Monday, December 20, 2010

Dis and Dat

Why Photographs Work is now out and orderable from the major online booksellers and instore at real ones too. It's gathering excellent reviews so apparently we're not the only ones who think it's a beautiful book. We're scrambling to arrange a reprint asap.

Mark Dubovoy had written an article for Luminous Landscape promoting the use of medium format. I don't disagree with what Mark says, but I do think there are some points that are important to make.

Pros use medium format because:

1) they often are asked to make huge prints
2) paying customers like to get noseprints on detailed lanscape pictures
3) the equipment is tax deductable
4) the equipment differentiates them from the masses - an important marketing tool (as opposed to an ego boost - pros are too busy for that nonsense)

And there are other reasons. Those of us who do photography for the love of it instead of putting food on the table can afford the time to stitch and blend our way to good photographs, and if the images look better at 13X19 than 40X60, who cares. That said, more than a few serious amateurs are going to be looking at the Pentax 645D.

One of the most useful and powerful tools for doing landscape and industrial photography is live view - totally absent from medium format. Mark talks of the problems of camera misalignment, yet he has to squint into a tiny ground glass if he wants to focus and tilt - while I simply move the magnified view to the corner and check the focus on the sensor, not a substitute - using live view. I think in a few years people will find it hard to believe people ever struggled with substitutes.

We live in interesting times - DPReview has rated the Pentax K5 as the top medium priced dSLR, topping both Nikon and Canon - we live in interesting times.

It's holiday season, Christmas for some of us. May you all thrive and find the images you want.


Tim said...

Amusingly enough, when I got my 60D with live-view *and* articulating LCD panel, within a week or so I thought the experience was getting close on my Hasselblad - rotate it 90ยบ and WLF 'r' us and we love it!

Eric Rose said...

I have a commercial client that is insisting on me using a MF digi back on my Blad. Did the stitch thing (23 separate images) and he wasn't satisfied. The cpu horsepower you need to do stitches of this size is really up there. I guess I need to switch to a 64bit OS. My buddy with a high powered Mac didn't do any better than I did. Both systems sucked. With the MF digi I should only have to stitch 4 images.

As far as DPreview, they are owned by Amazon so I would suspect their rating are influenced by Amazon's bottom line rather than anything technical.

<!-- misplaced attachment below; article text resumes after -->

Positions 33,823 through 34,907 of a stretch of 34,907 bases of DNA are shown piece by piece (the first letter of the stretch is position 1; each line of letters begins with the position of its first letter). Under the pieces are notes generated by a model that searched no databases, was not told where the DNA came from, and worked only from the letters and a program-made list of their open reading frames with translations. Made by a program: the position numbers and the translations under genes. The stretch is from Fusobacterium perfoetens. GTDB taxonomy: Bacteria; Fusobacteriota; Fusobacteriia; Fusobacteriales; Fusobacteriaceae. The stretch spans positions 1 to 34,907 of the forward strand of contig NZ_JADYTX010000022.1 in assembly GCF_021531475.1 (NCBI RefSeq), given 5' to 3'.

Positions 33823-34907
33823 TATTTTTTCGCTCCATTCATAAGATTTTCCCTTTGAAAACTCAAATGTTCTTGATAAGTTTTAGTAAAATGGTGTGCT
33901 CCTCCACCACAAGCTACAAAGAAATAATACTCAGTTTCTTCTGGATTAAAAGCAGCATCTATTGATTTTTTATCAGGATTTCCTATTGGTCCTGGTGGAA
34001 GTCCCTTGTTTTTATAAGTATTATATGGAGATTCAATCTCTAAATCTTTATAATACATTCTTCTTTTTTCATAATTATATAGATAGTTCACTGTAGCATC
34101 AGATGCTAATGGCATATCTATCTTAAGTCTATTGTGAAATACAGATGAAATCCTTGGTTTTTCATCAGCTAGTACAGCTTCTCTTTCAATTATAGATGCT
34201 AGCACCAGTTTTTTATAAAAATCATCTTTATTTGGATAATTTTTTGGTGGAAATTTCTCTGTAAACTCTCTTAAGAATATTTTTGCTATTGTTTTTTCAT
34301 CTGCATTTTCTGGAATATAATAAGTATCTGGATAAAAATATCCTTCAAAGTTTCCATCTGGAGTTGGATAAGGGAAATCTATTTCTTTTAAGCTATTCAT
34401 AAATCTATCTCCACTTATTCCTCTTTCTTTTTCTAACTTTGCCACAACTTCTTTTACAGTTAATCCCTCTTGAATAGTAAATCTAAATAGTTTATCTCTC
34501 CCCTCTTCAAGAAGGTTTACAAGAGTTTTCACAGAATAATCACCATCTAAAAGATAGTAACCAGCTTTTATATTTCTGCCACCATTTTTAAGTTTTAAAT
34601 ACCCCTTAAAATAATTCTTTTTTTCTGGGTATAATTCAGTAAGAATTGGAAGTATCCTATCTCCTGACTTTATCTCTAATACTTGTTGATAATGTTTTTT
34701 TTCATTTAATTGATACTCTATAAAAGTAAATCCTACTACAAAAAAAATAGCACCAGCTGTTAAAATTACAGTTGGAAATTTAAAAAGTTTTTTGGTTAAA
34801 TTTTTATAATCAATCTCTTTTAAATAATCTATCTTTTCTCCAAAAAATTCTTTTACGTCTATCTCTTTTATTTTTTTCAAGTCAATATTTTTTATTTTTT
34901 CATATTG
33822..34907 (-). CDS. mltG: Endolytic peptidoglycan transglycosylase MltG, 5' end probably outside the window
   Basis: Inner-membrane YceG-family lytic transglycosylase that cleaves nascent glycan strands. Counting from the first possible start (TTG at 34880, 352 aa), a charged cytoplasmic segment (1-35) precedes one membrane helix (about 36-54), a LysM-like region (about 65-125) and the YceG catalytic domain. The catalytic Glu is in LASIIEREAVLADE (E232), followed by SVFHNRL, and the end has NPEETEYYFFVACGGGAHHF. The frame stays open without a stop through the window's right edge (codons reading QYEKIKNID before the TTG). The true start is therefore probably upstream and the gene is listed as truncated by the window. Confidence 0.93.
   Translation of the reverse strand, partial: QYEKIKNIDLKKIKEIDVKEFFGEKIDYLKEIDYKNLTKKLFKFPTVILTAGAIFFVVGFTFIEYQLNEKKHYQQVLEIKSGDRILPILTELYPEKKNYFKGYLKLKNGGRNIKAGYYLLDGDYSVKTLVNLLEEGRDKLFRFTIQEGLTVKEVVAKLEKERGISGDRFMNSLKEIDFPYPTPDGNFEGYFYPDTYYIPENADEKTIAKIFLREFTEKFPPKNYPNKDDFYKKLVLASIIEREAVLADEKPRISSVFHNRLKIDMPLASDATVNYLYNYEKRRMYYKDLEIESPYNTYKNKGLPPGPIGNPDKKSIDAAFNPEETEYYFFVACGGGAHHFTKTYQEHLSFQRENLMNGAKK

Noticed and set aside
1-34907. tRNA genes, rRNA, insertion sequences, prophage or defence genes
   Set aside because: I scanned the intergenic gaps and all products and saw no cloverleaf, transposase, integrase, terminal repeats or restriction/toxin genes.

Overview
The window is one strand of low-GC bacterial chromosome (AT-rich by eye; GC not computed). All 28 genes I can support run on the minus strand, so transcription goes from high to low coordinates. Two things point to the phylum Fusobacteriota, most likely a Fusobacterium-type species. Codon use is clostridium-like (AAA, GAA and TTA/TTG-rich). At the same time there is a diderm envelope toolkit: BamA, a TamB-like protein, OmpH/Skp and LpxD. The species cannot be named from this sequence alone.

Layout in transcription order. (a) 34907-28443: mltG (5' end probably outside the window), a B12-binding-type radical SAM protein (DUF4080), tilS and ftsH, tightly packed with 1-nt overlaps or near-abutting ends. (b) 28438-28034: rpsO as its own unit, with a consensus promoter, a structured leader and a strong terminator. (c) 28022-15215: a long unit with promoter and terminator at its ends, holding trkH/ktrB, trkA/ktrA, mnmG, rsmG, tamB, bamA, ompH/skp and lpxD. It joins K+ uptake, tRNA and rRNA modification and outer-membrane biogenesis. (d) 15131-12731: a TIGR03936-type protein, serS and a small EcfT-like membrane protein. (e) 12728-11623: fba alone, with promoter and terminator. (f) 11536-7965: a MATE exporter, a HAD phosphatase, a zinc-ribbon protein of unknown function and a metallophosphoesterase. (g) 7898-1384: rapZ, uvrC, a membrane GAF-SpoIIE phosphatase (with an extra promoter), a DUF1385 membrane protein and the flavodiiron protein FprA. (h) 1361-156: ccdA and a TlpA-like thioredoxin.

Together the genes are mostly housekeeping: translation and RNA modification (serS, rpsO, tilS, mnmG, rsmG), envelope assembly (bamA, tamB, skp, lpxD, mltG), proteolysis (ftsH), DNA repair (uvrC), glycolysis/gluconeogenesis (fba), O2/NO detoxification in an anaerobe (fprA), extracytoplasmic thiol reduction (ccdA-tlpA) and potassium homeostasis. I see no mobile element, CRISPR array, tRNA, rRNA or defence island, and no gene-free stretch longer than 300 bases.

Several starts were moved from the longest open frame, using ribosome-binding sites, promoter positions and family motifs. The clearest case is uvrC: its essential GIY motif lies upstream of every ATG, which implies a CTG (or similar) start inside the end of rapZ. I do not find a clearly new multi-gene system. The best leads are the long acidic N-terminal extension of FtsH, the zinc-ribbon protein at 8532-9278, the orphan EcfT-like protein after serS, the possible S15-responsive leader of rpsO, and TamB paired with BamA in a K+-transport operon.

You missed a great dinner last Tuesday. I would love to see your new book as well.


Eric Rose said...

I should clarify that the 23 image stitch was done with images from a full frame Nikon DSLR rather than the Blad.

Geoffrey said...

It's probably worth noting that Mark Dubovoy, like Michael Reichmann and Bill Atkinson, is so affluent that the cost of owning multiple medium format digital systems is basically irrelevant. Dropping $50,000 or more on a medium format system with a full range of lenses to eeke out a few more increments of image quality (visible only in huge enlargements) makes perfect sense...if money is not an issue. For the other 99.99% of humanity, with meticulous technique and careful stitching, you can print to virtually any practical size with wonderful results. Vision, technical competence and diligence will generally trump megapixels.
Just sayin, you don't have to feel like a second-class photographer because you can't afford to spend the price of a starter home on a medium format camera system.

George Barr said...

From all I read of people who use both the usual dSLRs and medium format digital, they can get similar results in normal sized prints, but it takes more work with the normal cameras - more work to tame the dynamic range, adjustments of local contrast.

I can live with more work if I can get the results I want, and I can stitch if I contemplate a really large print.

Print size is so difficult - I just made a lovely print of a portrait, 17X22 from a Panasonic FZ50, in essence a glorified point and shoot. Almost no landscapes would print this size without looking terrible - especially if there is fine detail like leaves and grass. Oddly rocks can stand a fair bit of enlargement.